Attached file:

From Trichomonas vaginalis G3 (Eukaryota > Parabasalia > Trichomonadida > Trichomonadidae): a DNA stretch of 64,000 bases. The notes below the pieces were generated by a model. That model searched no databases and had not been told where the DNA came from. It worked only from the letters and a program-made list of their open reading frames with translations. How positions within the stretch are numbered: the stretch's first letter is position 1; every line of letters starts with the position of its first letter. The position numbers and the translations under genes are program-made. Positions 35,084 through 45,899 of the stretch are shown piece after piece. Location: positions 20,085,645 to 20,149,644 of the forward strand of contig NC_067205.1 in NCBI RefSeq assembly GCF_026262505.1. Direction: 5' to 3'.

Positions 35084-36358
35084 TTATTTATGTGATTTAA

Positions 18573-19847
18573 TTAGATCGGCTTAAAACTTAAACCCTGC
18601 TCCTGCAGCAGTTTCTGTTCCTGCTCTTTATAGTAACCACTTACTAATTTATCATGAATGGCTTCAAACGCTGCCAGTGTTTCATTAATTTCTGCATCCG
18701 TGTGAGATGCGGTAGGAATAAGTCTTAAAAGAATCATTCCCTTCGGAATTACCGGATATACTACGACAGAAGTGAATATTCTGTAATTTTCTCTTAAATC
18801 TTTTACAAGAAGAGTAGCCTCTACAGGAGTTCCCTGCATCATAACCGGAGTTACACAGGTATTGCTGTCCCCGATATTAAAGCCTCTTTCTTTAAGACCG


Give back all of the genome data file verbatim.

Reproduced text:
From Trichomonas vaginalis G3 (Eukaryota > Parabasalia > Trichomonadida > Trichomonadidae): a DNA stretch of 64,000 bases. The notes below the pieces were generated by a model. That model searched no databases and had not been told where the DNA came from. It worked only from the letters and a program-made list of their open reading frames with translations. How positions within the stretch are numbered: the stretch's first letter is position 1; every line of letters starts with the position of its first letter. The position numbers and the translations under genes are program-made. Positions 35,084 through 45,899 of the stretch are shown piece after piece. Location: positions 20,085,645 to 20,149,644 of the forward strand of contig NC_067205.1 in NCBI RefSeq assembly GCF_026262505.1. Direction: 5' to 3'.

Positions 35084-36358
35084 TTATTTATGTGATTTAA

Positions 18573-19847
18573 TTAGATCGGCTTAAAACTTAAACCCTGC
18601 TCCTGCAGCAGTTTCTGTTCCTGCTCTTTATAGTAACCACTTACTAATTTATCATGAATGGCTTCAAACGCTGCCAGTGTTTCATTAATTTCTGCATCCG
18701 TGTGAGATGCGGTAGGAATAAGTCTTAAAAGAATCATTCCCTTCGGAATTACCGGATATACTACGACAGAAGTGAATATTCTGTAATTTTCTCTTAAATC
18801 TTTTACAAGAAGAGTAGCCTCTACAGGAGTTCCCTGCATCATAACCGGAGTTACACAGGTATTGCTGTCCCCGATATTAAAGCCTCTTTCTTTAAGACCG